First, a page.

Three Brothers, One Rucksack

At a boarding gate of an airport in central Turkey, three brothers turn back – almost simultaneously – to wave goodbye.  Almost everything about the three brothers is very similar – the piercing blue eyes, the reluctant smiles, the sense of humour, the leather jackets… and even their ages. Separated by only 5 years, the oldest is just 22 and the youngest, 17. 

On a cold day in February, the three outwardly appear calm and relaxed even though this will be the first time all three of them will set foot on an airplane. Today, the three brothers are about to embark on a journey that will see them set up new lives in Canada.

As part of 25,000 Syrians, Canada committed to resettle from the region, the three brothers are taking everything they own in the world to Canada.  For them, though, that means one shared rucksack.  “What’s in it?,” they are asked.  “Well, everything for us. It’s enough,” says one of the brothers. 

Only a few years ago, their story was very different. From the Kurdish al-Hasakah region of Syria, the three brothers often felt like foreigners in their own country. “As a Kurd in Syria, we lived under different rules than a typical Syria. We were told where to go, how to go. Our lives did not always feel like our own” says Ahmet, the oldest brother. 

“It didn’t seem odd to us, it was just the way things were until the war began. Then everything changed.  Where we are from, there was a lot of fighting.  All three of us were studying at the time – I was studying French at university. But the war started, and we had to find work.  In those days, work was difficult to come by.  I mainly did heavy manual labour until I severely hurt my back carrying a heavy carpet.  I wasn’t able to work for months.”

Hassan, the middle brother, completes the story.  “We all worked in Syria when we could find work, but after years of fighting, it became impossible.  Our parents then told us to leave Syria. Find work in Turkey, they said.  So, I was the first to leave.  I crossed into Turkey, found a place for us to live.  When Ahmet felt better, he and Alan (the youngest brother), joined me in Turkey.”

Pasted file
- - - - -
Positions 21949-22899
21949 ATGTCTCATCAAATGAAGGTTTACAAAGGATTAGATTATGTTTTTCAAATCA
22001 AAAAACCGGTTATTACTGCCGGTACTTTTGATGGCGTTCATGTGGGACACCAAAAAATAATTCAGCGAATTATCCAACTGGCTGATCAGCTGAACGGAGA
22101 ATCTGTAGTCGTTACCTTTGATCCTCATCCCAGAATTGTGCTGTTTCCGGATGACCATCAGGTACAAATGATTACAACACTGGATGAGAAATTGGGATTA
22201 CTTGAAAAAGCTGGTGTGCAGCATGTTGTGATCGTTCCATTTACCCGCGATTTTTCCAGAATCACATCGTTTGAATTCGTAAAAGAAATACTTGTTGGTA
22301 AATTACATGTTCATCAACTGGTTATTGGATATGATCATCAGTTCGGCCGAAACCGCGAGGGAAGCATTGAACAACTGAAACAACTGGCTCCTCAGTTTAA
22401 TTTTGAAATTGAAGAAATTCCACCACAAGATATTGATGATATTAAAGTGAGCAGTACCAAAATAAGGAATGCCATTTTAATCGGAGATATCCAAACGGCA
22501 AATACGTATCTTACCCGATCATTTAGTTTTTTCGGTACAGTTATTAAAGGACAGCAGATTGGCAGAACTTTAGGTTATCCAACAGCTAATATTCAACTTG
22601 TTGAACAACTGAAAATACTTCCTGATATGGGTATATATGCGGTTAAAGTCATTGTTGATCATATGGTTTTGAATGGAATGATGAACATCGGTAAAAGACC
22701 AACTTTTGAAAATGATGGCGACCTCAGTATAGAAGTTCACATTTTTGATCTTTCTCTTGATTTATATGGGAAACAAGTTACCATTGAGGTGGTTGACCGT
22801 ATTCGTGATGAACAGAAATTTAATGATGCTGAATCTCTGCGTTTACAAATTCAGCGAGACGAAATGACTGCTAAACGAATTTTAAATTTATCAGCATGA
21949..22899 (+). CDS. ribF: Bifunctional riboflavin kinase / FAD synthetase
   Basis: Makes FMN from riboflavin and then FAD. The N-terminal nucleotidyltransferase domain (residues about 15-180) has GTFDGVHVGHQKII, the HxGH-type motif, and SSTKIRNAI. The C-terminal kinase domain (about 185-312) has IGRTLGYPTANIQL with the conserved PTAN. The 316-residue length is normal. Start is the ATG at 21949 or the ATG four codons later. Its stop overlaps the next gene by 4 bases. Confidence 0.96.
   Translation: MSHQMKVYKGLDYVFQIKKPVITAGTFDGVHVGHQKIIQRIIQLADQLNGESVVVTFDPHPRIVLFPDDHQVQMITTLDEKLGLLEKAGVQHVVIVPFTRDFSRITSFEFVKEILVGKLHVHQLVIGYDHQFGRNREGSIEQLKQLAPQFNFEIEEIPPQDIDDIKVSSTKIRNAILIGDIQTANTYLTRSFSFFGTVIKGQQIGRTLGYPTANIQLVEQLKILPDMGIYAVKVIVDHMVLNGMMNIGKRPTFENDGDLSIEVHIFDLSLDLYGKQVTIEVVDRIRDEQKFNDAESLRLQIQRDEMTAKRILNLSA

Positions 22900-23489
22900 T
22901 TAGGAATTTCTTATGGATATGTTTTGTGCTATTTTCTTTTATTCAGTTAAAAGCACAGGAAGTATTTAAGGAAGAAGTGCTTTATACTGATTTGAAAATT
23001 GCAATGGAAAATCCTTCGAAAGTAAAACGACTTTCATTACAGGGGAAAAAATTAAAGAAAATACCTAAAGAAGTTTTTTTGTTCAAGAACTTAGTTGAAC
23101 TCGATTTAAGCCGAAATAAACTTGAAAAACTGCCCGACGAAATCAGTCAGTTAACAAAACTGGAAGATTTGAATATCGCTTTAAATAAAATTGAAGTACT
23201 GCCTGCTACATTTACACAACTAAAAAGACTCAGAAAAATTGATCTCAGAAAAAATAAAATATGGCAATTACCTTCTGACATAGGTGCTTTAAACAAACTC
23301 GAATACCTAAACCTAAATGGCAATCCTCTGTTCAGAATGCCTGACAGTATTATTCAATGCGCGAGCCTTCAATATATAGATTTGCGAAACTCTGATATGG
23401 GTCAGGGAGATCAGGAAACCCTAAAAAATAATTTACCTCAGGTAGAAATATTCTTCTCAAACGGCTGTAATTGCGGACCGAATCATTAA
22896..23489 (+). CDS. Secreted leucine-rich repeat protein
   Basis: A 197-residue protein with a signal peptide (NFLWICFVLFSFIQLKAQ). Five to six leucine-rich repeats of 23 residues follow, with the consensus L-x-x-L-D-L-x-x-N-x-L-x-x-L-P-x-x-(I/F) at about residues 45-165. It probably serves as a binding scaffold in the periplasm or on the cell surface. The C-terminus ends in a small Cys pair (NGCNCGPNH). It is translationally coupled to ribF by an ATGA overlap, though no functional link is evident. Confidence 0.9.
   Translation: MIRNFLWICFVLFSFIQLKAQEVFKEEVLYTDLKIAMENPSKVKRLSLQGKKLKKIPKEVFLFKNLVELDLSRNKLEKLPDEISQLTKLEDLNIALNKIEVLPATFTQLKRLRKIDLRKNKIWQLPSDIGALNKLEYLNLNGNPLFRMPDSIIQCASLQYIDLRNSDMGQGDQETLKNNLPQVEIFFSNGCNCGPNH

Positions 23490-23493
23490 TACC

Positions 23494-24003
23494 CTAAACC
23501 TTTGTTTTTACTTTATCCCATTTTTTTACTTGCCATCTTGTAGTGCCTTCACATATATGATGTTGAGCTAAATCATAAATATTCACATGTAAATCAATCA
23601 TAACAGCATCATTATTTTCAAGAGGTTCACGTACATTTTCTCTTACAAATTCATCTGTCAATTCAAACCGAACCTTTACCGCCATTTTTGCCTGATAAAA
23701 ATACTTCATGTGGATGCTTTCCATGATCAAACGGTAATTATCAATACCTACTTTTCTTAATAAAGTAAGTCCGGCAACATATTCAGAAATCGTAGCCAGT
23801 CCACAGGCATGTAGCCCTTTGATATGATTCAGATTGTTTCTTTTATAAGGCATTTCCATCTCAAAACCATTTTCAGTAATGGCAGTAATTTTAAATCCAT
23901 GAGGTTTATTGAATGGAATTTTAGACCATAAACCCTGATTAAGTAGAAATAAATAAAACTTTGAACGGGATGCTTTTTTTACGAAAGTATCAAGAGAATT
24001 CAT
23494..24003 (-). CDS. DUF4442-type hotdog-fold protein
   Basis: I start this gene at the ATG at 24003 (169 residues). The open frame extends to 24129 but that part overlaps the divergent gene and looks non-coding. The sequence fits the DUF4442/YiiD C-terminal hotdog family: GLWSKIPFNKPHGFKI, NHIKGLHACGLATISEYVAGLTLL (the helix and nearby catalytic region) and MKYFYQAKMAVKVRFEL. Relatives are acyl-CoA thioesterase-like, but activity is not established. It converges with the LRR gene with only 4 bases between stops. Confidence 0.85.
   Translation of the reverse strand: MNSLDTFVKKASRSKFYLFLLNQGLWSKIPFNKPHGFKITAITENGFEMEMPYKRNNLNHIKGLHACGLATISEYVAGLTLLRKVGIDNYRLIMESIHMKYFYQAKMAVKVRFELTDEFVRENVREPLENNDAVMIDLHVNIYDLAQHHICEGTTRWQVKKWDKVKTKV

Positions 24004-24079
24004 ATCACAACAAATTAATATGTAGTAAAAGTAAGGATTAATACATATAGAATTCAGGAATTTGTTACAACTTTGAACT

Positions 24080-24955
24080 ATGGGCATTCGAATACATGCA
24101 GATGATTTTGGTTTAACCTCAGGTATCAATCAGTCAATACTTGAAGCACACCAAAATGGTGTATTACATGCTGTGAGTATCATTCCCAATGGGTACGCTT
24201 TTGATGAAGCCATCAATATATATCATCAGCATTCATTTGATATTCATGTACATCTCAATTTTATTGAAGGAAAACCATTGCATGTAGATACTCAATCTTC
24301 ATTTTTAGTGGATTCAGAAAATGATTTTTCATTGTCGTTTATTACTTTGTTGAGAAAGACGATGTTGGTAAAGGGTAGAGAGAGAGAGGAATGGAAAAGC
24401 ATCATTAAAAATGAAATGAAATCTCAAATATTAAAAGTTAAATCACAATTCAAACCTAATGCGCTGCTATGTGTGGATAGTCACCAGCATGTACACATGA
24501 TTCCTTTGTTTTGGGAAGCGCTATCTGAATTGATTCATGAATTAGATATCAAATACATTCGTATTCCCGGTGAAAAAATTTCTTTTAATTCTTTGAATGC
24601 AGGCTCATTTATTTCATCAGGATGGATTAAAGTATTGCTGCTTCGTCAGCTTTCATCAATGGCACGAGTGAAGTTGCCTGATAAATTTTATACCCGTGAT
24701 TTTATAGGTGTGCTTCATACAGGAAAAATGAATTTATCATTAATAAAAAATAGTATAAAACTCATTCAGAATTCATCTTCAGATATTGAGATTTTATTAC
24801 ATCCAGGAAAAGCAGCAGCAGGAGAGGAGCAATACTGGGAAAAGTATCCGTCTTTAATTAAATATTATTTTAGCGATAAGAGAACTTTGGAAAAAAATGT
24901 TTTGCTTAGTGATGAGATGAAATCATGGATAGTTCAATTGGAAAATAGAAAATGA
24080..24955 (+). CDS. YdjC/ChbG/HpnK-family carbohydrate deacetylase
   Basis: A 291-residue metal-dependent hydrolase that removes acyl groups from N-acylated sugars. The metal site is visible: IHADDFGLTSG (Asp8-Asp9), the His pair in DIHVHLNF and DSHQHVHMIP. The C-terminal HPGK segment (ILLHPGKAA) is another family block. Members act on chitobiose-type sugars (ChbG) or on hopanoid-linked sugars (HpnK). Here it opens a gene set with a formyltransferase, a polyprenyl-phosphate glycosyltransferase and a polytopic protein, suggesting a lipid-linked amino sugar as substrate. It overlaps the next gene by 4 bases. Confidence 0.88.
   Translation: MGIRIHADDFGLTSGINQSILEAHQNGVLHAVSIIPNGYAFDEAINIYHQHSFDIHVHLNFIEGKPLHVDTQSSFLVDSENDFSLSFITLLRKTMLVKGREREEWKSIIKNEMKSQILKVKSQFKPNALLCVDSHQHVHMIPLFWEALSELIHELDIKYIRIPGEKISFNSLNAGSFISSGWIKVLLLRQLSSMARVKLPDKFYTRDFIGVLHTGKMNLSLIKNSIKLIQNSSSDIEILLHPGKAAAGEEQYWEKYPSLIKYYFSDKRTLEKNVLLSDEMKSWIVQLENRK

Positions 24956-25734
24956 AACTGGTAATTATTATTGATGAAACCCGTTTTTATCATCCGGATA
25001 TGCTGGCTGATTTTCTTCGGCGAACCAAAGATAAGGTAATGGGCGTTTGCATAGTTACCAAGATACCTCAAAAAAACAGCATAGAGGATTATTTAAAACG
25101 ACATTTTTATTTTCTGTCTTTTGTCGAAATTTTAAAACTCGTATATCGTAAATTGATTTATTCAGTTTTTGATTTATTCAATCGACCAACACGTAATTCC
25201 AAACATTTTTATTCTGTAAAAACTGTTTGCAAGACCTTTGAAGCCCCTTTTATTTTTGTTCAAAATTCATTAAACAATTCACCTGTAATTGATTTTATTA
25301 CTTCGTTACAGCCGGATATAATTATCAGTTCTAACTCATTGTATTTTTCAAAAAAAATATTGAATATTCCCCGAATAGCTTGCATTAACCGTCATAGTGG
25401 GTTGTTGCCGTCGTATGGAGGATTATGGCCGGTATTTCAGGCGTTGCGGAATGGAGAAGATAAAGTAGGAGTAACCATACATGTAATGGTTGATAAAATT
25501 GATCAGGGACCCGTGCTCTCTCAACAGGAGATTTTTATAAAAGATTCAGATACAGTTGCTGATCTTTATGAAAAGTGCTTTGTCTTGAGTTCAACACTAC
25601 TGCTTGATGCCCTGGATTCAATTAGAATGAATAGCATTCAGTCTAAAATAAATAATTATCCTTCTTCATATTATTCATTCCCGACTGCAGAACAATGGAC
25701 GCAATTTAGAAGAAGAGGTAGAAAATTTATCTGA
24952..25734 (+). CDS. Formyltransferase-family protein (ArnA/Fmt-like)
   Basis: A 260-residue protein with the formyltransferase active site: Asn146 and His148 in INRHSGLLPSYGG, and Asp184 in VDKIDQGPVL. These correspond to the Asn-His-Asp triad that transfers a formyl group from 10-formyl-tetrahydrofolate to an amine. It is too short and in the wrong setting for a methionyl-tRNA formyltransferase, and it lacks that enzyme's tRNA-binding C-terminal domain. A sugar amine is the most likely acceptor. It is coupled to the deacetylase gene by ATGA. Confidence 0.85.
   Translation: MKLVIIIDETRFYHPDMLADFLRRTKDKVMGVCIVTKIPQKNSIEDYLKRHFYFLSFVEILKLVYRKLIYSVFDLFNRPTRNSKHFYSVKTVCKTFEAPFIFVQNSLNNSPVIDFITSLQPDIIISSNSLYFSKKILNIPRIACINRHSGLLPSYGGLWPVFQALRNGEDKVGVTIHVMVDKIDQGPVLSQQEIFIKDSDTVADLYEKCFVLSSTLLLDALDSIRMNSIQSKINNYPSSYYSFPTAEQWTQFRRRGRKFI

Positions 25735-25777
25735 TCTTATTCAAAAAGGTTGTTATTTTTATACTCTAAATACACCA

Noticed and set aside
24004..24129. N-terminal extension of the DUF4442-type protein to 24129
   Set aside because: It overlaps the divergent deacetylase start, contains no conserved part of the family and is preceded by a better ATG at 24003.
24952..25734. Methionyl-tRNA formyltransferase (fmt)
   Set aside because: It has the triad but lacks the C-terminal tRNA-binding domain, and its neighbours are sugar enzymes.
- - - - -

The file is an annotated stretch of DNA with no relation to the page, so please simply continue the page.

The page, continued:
For one year, the three brothers survived day-to-day in Turkey. They worked when they were able to find something to pay a daily wage and hoped that the employer would pay at the end of the day. That was a hard time for them, one of the brothers says.

“Our parents are still in al-Hasakah. I miss Syria. I miss the way things used to be. But, can it ever go back to that now?  I think it’s better to move forward now, to look to the future,” says Ahmet. 

The three brothers get very enthusiastic when they start talking about their dreams – mostly involving finishing school.  “The most important thing about starting over in Canada will be finally having a routine again.  I know it will be hard at first, but it will be work, school and football.  That will be my routine. Day after day - work, school, football,” declares Ahmet. 

Sports are important to all three brothers – each has his own interests. Ahmet loves football, Hassan is a body builder and proudly shows off his photos to anyone willing to look and Alan, the youngest, loves skiing and talks of his adventures skiing in Syria before the war.  However, the one sport that intrigues them the most is ice hockey. “We have nothing like it in Syria. I’ve read about it on the internet but I need to learn more.  If Canada is going to be my home, I must learn more about ice hockey!,” laughs Ahmet.

Now on the verge of a new beginning, the brothers want to make sure the world hears their message of gratitude. “I want everyone to know how grateful we are to the Canadian government, the Turkish government and to IOM for giving us this opportunity,” says Ahmet. “We were able to escape the war and now can begin a new life – a productive life, one with a routine,” he says with a broad smile.  

 

Abby Dwommoh is the Public Information & Communications Expert with IOM Turkey

IOM Turkey supported the Canadian government relocate thousands of Syrians from Turkey by providing transport, basic registration, biometrics, interpretation and logistics support.